Barbara Kasten has been constructing things for her entire career. I have not been to her studio but imagine it to be a treasure trove of materials of myriad types. Her early work in the 1970s, particularly the “Amalgam” series, captures shadows with lines intersecting forms, some even stitched with thread. In the 1980s, her images became colorful in “Architectural Sites” and “Metaphase” and, in the early 2000s, “Scene” and “Studio Constructs” shifted Kasten’s work into black-and-white, light and shadow, still material, still abstracts captured from compositions constructed in her studio, but more minimalist and ambiguous. For all those years, the majority, if not all, of Kasten’s work was two dimensional—three-dimensional constructions rendered into two dimensions by the camera.
At Document Space, Kasten’s large-scale photographs are only part of the whole piece. She has taken the construction out of the studio and into the gallery in a dramatically lit installation of four photographs archivally printed on linen. Wire fencing, lightly rusted, casts shadows on the white walls surrounding the printed images. The photographs themselves are strong, high-contrast diagonal geometric forms, created with fencing not unlike that that surrounds them. They are deep images, large and crisp in the middle ground, dissolving into softness elsewhere. The impression is stunning, and one feels completely inside the created space, as if entering a dream. That this very architectural work is printed on natural linen references the fact that architects’ building plans were historically printed on linen, prior to the advent of the blueprints now in use and Kasten’s images have a wonderful if somewhat chaotic architectural feel. As in all her work, lines intersect, and shadows become solid objects.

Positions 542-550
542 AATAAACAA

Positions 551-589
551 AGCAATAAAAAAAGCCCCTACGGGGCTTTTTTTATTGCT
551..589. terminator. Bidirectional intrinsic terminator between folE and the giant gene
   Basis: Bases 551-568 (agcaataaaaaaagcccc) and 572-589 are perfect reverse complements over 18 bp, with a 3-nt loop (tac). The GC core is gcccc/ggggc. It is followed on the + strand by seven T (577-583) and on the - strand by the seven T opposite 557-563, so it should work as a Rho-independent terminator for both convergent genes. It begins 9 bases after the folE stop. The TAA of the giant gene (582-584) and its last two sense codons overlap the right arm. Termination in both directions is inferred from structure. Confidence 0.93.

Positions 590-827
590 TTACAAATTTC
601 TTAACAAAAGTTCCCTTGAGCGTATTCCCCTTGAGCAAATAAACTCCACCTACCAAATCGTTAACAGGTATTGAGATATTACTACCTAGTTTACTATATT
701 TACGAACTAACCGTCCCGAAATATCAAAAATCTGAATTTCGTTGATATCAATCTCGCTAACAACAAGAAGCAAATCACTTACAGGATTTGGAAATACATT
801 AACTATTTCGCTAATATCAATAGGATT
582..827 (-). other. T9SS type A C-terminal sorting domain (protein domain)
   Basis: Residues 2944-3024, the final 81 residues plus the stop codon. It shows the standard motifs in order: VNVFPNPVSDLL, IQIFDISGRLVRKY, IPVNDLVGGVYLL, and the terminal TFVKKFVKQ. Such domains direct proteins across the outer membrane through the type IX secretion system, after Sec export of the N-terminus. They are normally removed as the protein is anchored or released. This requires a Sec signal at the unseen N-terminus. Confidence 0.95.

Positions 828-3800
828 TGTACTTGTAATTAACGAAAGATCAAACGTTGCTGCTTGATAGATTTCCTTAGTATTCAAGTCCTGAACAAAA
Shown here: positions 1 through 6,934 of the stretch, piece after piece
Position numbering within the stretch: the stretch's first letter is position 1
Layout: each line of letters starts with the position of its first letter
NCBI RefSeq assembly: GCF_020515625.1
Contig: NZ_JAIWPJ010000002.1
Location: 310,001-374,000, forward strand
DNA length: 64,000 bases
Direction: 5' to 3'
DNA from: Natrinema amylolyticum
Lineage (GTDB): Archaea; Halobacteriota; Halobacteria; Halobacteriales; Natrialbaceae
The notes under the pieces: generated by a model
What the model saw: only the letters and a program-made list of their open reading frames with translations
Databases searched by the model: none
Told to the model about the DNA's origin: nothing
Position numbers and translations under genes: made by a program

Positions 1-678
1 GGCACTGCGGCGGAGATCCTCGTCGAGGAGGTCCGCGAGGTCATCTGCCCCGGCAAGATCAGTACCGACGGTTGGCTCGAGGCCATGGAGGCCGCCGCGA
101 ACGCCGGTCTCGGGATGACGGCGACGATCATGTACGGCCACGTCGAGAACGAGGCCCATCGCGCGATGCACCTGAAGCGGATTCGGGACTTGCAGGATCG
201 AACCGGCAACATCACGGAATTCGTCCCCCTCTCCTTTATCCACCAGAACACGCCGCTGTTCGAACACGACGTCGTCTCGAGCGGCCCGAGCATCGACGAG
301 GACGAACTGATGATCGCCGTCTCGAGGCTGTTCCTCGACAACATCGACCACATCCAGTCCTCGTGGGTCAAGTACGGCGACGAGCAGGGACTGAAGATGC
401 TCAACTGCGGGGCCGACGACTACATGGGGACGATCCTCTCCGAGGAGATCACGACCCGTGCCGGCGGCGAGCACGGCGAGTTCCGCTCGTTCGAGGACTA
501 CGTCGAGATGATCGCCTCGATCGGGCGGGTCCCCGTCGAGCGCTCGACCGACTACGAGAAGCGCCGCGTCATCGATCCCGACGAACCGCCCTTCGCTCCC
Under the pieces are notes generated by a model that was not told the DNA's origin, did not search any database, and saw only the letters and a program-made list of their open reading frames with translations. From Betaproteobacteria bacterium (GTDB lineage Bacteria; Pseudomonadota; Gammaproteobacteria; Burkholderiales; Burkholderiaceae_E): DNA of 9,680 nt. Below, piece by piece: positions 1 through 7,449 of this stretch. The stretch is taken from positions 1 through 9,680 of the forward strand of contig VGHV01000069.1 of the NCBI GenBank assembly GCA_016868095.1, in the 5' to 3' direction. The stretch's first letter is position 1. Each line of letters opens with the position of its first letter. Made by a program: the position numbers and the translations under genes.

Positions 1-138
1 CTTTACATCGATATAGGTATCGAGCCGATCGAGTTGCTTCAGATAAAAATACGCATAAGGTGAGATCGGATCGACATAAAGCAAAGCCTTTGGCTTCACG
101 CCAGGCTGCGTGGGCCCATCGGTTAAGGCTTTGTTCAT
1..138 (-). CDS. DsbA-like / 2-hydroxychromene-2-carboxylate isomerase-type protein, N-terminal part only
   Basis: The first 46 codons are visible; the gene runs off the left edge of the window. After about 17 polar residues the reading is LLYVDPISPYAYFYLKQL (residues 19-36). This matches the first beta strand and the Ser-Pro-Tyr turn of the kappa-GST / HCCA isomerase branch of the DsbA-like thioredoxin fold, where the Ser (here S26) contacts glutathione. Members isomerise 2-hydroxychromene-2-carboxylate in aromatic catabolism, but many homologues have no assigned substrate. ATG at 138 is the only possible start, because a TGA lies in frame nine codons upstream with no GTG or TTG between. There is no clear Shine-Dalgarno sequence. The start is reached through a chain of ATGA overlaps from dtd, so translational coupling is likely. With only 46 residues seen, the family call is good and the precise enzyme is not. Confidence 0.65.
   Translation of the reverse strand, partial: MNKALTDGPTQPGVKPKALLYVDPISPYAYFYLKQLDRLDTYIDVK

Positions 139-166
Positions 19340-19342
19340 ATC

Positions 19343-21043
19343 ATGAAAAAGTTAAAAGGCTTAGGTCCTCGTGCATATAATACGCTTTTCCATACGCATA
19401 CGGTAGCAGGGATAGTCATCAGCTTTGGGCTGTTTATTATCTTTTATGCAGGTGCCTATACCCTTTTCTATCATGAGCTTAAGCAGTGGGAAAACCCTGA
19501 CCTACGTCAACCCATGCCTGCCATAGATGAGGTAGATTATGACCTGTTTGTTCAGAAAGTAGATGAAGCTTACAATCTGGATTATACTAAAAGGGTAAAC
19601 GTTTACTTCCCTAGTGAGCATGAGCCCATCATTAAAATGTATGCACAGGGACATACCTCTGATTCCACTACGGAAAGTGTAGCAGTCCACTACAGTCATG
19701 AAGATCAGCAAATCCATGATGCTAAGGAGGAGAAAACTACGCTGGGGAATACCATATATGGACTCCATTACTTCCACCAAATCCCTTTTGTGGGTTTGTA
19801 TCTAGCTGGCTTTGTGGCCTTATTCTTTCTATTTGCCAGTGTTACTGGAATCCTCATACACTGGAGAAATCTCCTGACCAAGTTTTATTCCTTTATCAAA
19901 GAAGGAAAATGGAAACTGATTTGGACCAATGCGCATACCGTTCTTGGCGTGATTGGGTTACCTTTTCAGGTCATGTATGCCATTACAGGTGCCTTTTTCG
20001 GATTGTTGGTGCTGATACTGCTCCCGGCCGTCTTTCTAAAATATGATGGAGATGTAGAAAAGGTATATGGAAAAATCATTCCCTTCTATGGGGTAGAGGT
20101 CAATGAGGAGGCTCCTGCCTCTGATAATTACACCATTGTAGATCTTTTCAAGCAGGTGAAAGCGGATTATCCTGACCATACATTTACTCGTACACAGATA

Barbara Kasten has continued to surprise and amaze over the years, and this show extends her reign as a fierce and fearless artist who creates without trying too hard to please. She has always crafted work to the sound of her own drummer, and once again has constructed something remarkable and quite magical.
“Barbara Kasten: Architectural Fiction” at Document Space, 1709 West Chicago. Through December 23